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My Father’s Dragon ★★★★



Director: Nora Twomey

Cast: Gaten Matarazzo, Jacob Tremblay, Whoopi Goldberg, Judy Greer, Chris O’Dowd, Ian McShane

Released: 11th November, 2022 (Netflix)

As the old adage goes, there are three guarantees in life – death, taxes, and the persistence of the obnoxious notion that animation is somehow only for kids. Not only is the latter of those three things a massively reductive stance that suggests things that are aimed at a younger audience somehow inherently represent “lesser” art, but it’s also flagrantly untrue. For the last 13 years now, no single animation studio has made a stronger case to the contrary than Kilkenny-based outfit Cartoon Saloon. From the emotional intricacy of the Irish Folklore trilogy to the political heft of The Breadwinner, set in Taliban-controlled Kabul, the studio’s works have been as revered for what they have to say to viewers of all ages as they have for how their signature brand of beautiful 2.5D animation says it.

Now, with the arrival of My Father’s Dragon, a narratively loose but spiritually faithful adaptation of Ruth Stiles Gannett’s classic 1948 children’s novel, Cartoon Saloon have made their most young audience orientated work yet, fart jokes and all. The result may be something a little more slight and a little less nuanced than the studio’s past triumphs, but it’s a characteristically charming and wildly inventive film nevertheless, one which manages to make a winning play for the child inside whilst finding surprisingly touching ways to teach us a thing or two about growing up and the necessity of fear in finding courage.

Directed by Oscar-nominated studio co-founder Nora Twomey (The Breadwinner) and written by Pixar alum Meg LeFauve (Inside Out, The Good Dinosaur), whose experience unpicking the complexities of adolescent emotional development and telling boy-and-his-dog type tales proves priceless here, My Father’s Dragon centres around young Elmer Elevator (Jacob Tremblay). His tale is tenderly framed, mirroring the book, as a bedtime story being recounted by his now elderly daughter (Mary Kay Place). When we first meet Elmer, he’s using his talent for “getting things” to help his immigrant mother, Dela (Golshifteh Farahani), with running their grocery store in a sunny slice of suburbia. When the Elevators fall on financial hard times, though – the film’s vague period setting is deliberately obtuse to give the story a timeless quality, but the Great Depression’s shadow looms nevertheless – they’re forced to up sticks and move to the tellingly named, dourly drawn Nevergreen City.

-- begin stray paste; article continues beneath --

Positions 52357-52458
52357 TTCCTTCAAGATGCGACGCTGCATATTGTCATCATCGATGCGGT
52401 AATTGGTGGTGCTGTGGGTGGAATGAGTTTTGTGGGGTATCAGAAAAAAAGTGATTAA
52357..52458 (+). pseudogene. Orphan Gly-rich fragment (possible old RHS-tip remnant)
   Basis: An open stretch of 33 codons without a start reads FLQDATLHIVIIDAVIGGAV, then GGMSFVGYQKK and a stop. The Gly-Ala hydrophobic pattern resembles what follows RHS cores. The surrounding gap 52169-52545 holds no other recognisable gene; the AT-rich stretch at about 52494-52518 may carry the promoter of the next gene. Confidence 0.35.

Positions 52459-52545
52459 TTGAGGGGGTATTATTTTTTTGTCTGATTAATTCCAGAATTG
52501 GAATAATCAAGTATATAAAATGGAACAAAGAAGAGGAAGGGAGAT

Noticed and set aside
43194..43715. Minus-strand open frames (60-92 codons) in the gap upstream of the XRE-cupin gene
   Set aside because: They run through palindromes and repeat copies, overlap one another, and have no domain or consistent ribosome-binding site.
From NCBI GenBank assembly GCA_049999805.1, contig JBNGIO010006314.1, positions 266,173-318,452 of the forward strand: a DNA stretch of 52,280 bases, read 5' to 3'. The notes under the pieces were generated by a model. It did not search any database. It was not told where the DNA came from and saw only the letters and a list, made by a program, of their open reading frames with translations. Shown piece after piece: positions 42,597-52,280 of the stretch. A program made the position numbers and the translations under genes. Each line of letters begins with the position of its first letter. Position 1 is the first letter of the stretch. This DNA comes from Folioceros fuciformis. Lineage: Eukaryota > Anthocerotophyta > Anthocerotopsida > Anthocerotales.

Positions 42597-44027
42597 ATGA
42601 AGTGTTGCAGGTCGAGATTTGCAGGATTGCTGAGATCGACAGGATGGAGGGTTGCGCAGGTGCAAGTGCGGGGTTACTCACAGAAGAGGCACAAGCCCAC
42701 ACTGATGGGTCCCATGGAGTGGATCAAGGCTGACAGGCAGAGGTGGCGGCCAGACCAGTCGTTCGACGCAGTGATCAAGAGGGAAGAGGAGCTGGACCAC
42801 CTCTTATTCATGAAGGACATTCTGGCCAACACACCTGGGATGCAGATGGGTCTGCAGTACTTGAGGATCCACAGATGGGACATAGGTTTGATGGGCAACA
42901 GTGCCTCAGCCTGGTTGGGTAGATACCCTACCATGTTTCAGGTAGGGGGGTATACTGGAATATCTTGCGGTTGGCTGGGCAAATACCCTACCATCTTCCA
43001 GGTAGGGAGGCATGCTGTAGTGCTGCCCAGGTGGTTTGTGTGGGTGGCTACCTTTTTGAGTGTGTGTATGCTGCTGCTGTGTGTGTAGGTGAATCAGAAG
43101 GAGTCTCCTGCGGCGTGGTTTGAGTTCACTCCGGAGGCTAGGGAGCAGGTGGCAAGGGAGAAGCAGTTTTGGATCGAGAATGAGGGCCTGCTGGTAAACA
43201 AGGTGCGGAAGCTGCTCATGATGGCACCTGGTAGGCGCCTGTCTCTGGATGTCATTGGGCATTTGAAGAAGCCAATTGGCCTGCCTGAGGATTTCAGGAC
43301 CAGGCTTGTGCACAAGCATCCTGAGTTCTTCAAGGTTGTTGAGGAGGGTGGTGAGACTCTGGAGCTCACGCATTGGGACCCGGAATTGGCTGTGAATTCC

All towering grey monoliths, perpetual rain, and sensorily assaultive noise, Nevergreen does ‘city as labyrinth of danger’ as well as any number of film noir offerings – if Philip Marlowe barged past Elmer as he tries in vain to flog elastic bands to help his mum, you wouldn’t bat an eye. It’s presented to us as the kind of place where the only light to be found is that which waxes and wanes around Elmer and his mother’s rapidly diminishing dreams from within their leaky-piped attic apartment, and its dismal nature serves only to heighten the magic of the fantastical world that later awaits. As if things aren’t hard enough for the Elevators when they arrive in Nevergreen, they also have crotchety landlady Mrs McLaren, voiced in one of the film’s many ear-catching star turns by the legendary Rita Moreno, keeping an eagle eye on them.

Before long, Dela’s desperately unsuccessful attempts to find work and her son’s heartbreaking realisation that sometimes our parents tell us reassuring lies to protect us from cruel truths lead Elmer to run away. In a kinetic sequence that evokes both the emotional intensity of the palace escape in The Tale of the Princess Kaguya as well as the perilous unknown captured in Snow White’s forest scene, highlighting Twomey’s knack for kinetic animated action, the necessarily grim reality of the film’s opening throes dissolve as Elmer flees Nevergreen City. Catapulted into a more recognisably Cartoon Saloonian world of fantasy by a Whoopi Goldberg-voiced talking cat and an adorable whale called Soda (Judy Greer), Elmer soon finds himself questing to the wild island of… err… Wild Island on a mission to rescue a mythic dragon, who perhaps might be the Elevators’ best shot at escaping penury.